Digitalization has been discussed in both a broad context and in detail with practical examples) Learnings from earlier technological breakthroughs have taught us that we have to make sure that the benefits of new technologies are equally shared in society. In a seminar on Smart Cities, Victor Vegara, from the World Bank, said that “A smart city can’t be unfair. A smart city can’t be poor. If a smart city only benefits the rich, it’s not smart”. World-wide, only a third of the population has access to the internet. Will new ways of collecting, analyzing and visualizing data only increase the gap between those with access and those without or can they be used as a driver for equity in cities?

During the same seminar, Gary Fowlie also discussed the use of data, saying that “Economic theory is fine as long as everything stays the same… We have always used data to make decisions. The challenge now is that it comes from many sources and the more data you have, the harder it is to take it and make useful knowledge … More data is not necessarily what we need. Smarter data is.”

 Human centered planning and poverty reduction

Often discussed at the seminars of Habitat III was the fact that cities are for people. The cities that were developed during the 20th century largely departed from modernistic ideals. Richard Sennet from NY University described it well during Urban Talks around the Athens charter developed by le Corbusier in the 1930’s: “[The idea that] a city can be organized like a beautiful machine is a modernist dream of efficiency. Today that dream has turned into a nightmare”. Joan Clos, Director of UN Habitat, pointed out that “the plan does not make the city. What makes the city is the interaction.” Together with Ricky Burdett, LSE and Saskia Sassen, Columbia university, they put forward the “Quito papers” as a reaction to the Athens Charter which they claim is responsible for today’s isolated tower blocks which are disconnected from the surrounding city. In their vision cities are “porous”, “complex”, “synchronous” and “incomplete”.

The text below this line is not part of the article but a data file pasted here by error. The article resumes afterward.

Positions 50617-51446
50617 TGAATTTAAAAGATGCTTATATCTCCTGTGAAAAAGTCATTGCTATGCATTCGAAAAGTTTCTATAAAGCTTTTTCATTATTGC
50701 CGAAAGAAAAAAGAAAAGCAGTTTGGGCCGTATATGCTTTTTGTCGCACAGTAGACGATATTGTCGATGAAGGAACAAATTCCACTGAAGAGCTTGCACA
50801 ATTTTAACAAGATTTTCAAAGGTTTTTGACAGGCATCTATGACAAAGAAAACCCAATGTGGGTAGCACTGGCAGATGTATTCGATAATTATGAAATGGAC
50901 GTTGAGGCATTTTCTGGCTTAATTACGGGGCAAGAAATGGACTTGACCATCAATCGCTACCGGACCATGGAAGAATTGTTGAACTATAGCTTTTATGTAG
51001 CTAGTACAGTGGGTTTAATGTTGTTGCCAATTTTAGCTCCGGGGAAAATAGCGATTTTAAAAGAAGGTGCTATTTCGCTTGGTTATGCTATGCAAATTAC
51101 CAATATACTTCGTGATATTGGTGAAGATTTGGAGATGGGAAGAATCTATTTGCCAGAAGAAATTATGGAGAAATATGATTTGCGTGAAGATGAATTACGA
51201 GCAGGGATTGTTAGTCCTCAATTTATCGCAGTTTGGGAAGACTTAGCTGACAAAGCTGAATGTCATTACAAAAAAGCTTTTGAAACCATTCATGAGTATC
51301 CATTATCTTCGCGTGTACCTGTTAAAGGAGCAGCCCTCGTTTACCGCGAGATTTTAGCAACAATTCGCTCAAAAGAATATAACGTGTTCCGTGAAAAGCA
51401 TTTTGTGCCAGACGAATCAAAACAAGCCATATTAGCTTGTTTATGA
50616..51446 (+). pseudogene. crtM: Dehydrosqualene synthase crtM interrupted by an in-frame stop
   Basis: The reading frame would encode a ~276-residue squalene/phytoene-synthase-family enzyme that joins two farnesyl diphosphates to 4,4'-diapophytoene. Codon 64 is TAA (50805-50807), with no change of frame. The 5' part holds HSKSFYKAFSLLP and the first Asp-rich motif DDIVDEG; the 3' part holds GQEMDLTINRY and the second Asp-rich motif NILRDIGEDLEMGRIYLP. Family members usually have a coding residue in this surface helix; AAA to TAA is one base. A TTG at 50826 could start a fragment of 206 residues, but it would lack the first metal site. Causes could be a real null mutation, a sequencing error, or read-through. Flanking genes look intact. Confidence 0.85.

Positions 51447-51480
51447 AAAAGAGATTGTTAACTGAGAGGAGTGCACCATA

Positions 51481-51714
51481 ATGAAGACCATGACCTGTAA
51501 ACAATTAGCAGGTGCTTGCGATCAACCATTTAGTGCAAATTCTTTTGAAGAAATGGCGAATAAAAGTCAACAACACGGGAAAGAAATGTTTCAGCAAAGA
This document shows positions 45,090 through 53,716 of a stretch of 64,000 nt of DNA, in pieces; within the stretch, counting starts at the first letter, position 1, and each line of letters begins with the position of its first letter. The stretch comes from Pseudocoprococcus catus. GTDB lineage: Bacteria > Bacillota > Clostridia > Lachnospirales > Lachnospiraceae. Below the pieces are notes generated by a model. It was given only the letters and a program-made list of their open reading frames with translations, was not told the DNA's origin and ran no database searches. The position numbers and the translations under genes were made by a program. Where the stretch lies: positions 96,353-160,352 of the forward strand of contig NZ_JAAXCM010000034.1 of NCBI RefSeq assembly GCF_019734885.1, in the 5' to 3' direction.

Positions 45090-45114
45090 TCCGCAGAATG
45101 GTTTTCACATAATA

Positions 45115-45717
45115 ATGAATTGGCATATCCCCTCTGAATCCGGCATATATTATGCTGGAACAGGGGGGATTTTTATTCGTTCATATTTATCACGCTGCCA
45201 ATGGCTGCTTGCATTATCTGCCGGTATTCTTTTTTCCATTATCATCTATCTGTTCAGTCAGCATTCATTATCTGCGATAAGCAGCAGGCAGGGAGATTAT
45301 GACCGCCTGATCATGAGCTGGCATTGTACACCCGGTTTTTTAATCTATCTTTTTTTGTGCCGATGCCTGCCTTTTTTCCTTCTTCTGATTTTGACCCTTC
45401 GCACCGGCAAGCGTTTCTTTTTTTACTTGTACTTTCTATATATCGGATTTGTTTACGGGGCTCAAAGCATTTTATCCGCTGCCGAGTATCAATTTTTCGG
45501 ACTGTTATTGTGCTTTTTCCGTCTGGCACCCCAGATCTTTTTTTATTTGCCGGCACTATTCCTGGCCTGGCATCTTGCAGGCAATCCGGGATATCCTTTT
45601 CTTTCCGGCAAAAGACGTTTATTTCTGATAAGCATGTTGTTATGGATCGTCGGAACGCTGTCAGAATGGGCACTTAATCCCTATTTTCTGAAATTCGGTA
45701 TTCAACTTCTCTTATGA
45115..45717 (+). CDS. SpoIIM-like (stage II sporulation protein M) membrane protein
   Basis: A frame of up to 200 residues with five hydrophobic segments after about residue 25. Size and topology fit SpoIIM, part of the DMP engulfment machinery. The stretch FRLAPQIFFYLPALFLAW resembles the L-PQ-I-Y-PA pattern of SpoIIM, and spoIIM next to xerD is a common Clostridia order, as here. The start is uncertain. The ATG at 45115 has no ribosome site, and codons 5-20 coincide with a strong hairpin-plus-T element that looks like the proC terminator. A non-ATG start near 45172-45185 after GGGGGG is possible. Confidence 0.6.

While these four come from a strong academic point of view, their ideas raise questions that are relevant for our everyday practice. What cities are we building? Who are we building them for? What ideals form our thinking of what a city is? And how much can you plan for in a city?

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The panel on research and practice

Habitat X Change pavilion, organized by the International Council for Science, Future Earth and the Potsdam University of Applied Sciences, created a collaborative space connecting science, visualization and design for the future of cities. Together with the Minister of Housing Peter Eriksson and Executive Director C40 and others, Ulrika Stenkula took part in a panel when Future Earth’s Urban Knowledge-Action Network was launched. The ambition with the Urban KAN is to bring together researchers, policymakers and practitioners to co-produce the knowledge needed for sustainable cities.

According to Peter Eriksson:

  • it’s important to implement the New Urban Agenda particularly in the context of the UN SDG’s. To achieve these goals, we need science to guide decision makers
  • we need collaboration between researchers, local and federal governments, international science-policy fora, civil society and the private sector.

Ulrika emphasized the importance of new business models to implement sustainable development on regional or real estate level.

What the New Urban Agenda implies for our Swedish context will be explored further on December 16th at Global Utmaning’s day seminar: Nordic Urban Ways – Implementing the New Urban Agenda at ArkDes. We will get back with more information about that.